Some taxonomic treatments at the species level were supported by the phylogenetic tree. Dioscorea collettii Hook. f. and D. collettii var. hypoglauca (Palibin) C. T. Ting grouped together, while D. esculenta (Lour.) Burkill and D. esculenta var. spinosa (Roxburgh ex Prain & Burkill) R. Knuth were resolved as the closest relatives to each other. However, some varieties or subspecies of one species did not form a monophyletic group. For instance, D. nipponica Makino and D. nipponica subsp. rosthornii (Prain & Burkill) C. T. Ting, and D. subcalva Prain et Burkill and D. subcalva var. submollis (R. Knuth) C. T. Ting & P. P. Ling, did not group together.

3.2. Ancestral Character State Analyses

The ancestral state of four reproductive features of the Dioscorea species was reconstructed based on MP methods. As for character “a” the absence or presence of bulbils at the axil), state “0” (absent) was suggested to be the plesiomorphic state for Dioscorea (Figure 3). No species of the outgroup Tacca and D. sect. Stenophora, the earliest diverging group in Dioscorea, produces bulbils. The trait distribution in the phylogenetic tree suggests that bulbils appeared after the divergence of D. sect. Stenophora, but were subsequently lost several times independently, in D. sect. Combilium, D. sect. Lasiophyton and several species in D. sect. Enantiophyllum (D. wallichii Hook. f., D. aspersa Prain et Burkill). Bulbils persisted in most species in D. sect. Botryosicyos, D. sect. Opsophyton and D. sect. Enantiophyllum.
The ancestral state of the inflorescence architecture was inferred to be a spike (Figure 4). Racemes and panicles were inferred to be derived states, with the former occurring sporadically in different clades and the latter occurring mainly in D. sect. Botryosicyos and D. sect. Enantiophyllum. Spike occurred as a homoplasy in D. sect. Shannicorea, while other clades did not show a consistent type of male inflorescence.
The light color of the male flowers was uncovered as the ancestral state of Dioscorea (Figure 5). The dark color evolved independently several times in D. sect. Stenophora and D. sect. Opsophyton. Most species with dark colored male flowers occurred in D. sect. Stenophora. There were also some species in D. sect. Shannicorea and D. sect. Enantiophyllum that possessed male flowers that were purple in color or had a brown stripe on them. This distribution probably reflects multiple convergence events in response to similar pollination strategies.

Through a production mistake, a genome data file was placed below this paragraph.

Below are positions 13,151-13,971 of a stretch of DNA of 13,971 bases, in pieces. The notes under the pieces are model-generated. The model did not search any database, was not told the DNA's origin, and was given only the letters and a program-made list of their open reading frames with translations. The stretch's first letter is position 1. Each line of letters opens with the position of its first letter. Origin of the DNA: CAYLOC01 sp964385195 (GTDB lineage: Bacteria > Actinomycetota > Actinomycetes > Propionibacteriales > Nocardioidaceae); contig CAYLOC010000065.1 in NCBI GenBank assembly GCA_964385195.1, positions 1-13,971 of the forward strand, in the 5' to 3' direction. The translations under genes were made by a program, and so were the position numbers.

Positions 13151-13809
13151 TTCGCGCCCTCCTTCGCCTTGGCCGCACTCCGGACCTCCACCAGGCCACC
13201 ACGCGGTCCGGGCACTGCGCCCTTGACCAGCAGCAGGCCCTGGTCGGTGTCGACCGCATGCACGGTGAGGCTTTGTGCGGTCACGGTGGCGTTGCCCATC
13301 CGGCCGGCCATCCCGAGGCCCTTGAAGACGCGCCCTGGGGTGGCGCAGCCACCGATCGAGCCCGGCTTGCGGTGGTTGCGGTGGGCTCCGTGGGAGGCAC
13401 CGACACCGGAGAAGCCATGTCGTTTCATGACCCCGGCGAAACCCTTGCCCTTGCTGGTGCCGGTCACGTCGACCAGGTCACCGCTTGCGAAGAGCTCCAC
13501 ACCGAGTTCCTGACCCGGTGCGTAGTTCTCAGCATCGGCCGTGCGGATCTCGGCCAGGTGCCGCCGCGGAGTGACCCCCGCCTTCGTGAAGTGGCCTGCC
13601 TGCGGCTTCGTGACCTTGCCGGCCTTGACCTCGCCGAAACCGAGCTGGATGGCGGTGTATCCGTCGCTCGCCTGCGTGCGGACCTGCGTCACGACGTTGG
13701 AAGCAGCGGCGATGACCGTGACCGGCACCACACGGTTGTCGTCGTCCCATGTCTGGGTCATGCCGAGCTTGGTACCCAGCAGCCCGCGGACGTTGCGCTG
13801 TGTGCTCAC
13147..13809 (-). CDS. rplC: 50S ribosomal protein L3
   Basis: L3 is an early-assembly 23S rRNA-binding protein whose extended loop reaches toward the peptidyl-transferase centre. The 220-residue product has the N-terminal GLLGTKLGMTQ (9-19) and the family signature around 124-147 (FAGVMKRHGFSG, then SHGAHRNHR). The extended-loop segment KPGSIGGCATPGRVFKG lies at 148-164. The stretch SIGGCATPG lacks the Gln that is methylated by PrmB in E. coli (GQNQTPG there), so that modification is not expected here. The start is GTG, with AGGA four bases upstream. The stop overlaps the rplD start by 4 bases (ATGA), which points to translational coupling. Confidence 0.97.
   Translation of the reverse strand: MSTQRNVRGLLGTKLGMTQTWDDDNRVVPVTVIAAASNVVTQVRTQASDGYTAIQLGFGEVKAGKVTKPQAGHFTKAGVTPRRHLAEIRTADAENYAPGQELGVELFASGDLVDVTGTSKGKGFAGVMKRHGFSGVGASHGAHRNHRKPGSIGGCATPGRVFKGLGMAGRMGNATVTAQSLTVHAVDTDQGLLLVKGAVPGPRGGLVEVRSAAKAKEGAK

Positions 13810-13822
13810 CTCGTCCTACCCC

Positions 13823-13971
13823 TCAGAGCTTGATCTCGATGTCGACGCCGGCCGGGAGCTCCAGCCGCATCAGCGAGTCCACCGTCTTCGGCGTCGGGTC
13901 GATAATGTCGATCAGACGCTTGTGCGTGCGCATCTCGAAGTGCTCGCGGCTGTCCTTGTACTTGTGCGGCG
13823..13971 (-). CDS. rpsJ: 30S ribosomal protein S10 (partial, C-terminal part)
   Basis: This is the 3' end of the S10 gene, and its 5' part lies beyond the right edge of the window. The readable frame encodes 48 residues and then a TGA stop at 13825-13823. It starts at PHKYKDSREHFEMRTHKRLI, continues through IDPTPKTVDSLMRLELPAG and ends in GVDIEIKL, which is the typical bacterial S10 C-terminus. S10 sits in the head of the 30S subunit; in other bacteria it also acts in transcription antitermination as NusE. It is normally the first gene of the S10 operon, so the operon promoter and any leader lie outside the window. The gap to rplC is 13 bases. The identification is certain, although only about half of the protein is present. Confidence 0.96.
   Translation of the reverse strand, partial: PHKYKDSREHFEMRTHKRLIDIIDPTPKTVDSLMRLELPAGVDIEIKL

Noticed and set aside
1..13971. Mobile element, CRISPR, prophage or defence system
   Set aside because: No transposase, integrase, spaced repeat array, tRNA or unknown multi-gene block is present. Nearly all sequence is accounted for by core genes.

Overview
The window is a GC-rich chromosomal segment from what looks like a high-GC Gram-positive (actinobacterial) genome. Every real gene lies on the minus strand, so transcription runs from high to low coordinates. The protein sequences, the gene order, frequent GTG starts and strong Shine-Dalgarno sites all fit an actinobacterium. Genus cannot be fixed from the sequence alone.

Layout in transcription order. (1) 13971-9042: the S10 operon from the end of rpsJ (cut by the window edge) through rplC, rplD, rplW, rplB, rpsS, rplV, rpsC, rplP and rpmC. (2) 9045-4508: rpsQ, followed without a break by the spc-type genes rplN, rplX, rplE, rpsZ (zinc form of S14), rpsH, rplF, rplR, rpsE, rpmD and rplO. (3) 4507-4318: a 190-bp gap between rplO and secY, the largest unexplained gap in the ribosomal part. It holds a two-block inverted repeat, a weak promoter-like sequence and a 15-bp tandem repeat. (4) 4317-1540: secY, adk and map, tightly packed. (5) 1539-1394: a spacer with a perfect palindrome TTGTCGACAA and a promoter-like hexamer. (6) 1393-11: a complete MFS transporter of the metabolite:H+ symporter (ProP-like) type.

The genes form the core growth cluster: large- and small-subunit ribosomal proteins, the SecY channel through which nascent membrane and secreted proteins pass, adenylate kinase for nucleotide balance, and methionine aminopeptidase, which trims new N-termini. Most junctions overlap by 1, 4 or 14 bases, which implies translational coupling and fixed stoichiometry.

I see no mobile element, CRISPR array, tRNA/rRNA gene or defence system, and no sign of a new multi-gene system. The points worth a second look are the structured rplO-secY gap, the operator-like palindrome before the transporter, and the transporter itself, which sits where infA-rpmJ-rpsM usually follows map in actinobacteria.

The male flowers of Dioscorea ancestors were suggested to open fully, and this state was retained in D. sect. Stenophora and D. sect. Shannicorea (Figure 6). The perianth of male flowers was closed to some degree in the ancestor of the clade encompassing D. sect. Enantiophyllum, D. sect. Opsophyton, D. sect. Botryosicyos, D. sect. Lasiophyton and D. sect. Combilium. Male flowers of D. sect. Botryosicyos and D. sect. Enantiophyllum were generally closed.

4. Discussion

4.1. Evolution of Organs for Vegetative Propagation and Diversity in the Reproductive Strategy

Vegetative propagation is a crucial mechanism that ensures plants maintain and spread their population, allowing plants to survive unfavorable conditions for sexual reproduction [37]. Dioscorea species possess multiple organs involved in vegetative propagation, including rhizomes, horizontal or vertical tubers and aerial bulbils, as a result of adaptation to various environmental conditions. In the early diverged D. sect. Stenophora, the underground parts consisted of perennial branched horizontal rhizomes. Perennial to annual starchy tubers took the place of rhizomes in subsequently evolved lineages to undertake the function of asexual reproduction. Rhizomatous species are supposed to be more adaptive to long growing seasons in shaded habitats [38], whereas tubers can evade destruction by animals and allow adaptation to warm and humid climates [39]. The possession of tubers was suggested to play an important role in species diversification of Dioscorea [2]. However, tubers are mainly storage organs for plants to live through winter and germinate in for the next growing season; the reproductive efficiency and dispersal ability of tubers are limited.
The emergence of aerial bulbils in some Dioscorea species greatly changed the propagation patterns of these species. The bulbil of Dioscorea is a minor storage organ compared to the underground tuber, arising from the axils of leaves or inflorescences and varying in form and size in different species [40]. On the basis of morphological and anatomical studies, bulbils are interpreted as modified axillary branches and miniature reproductions of the rhizome [11,41]. Functioning as a means of vegetative propagation, bulbils are released from the plants after maturation and then dispersed by gravity or by water in streams, sometimes over long distances, like seeds. Bulbils can easily germinate and grow independently, giving rise to large numbers of progeny. Because of these advantageous characteristics, species that produce bulbils are usually more vigorous and more competitive than species that reproduce only by seeds, as observed in Allium (Alliaceae) [42] and Butomus (Butomaceae) [43].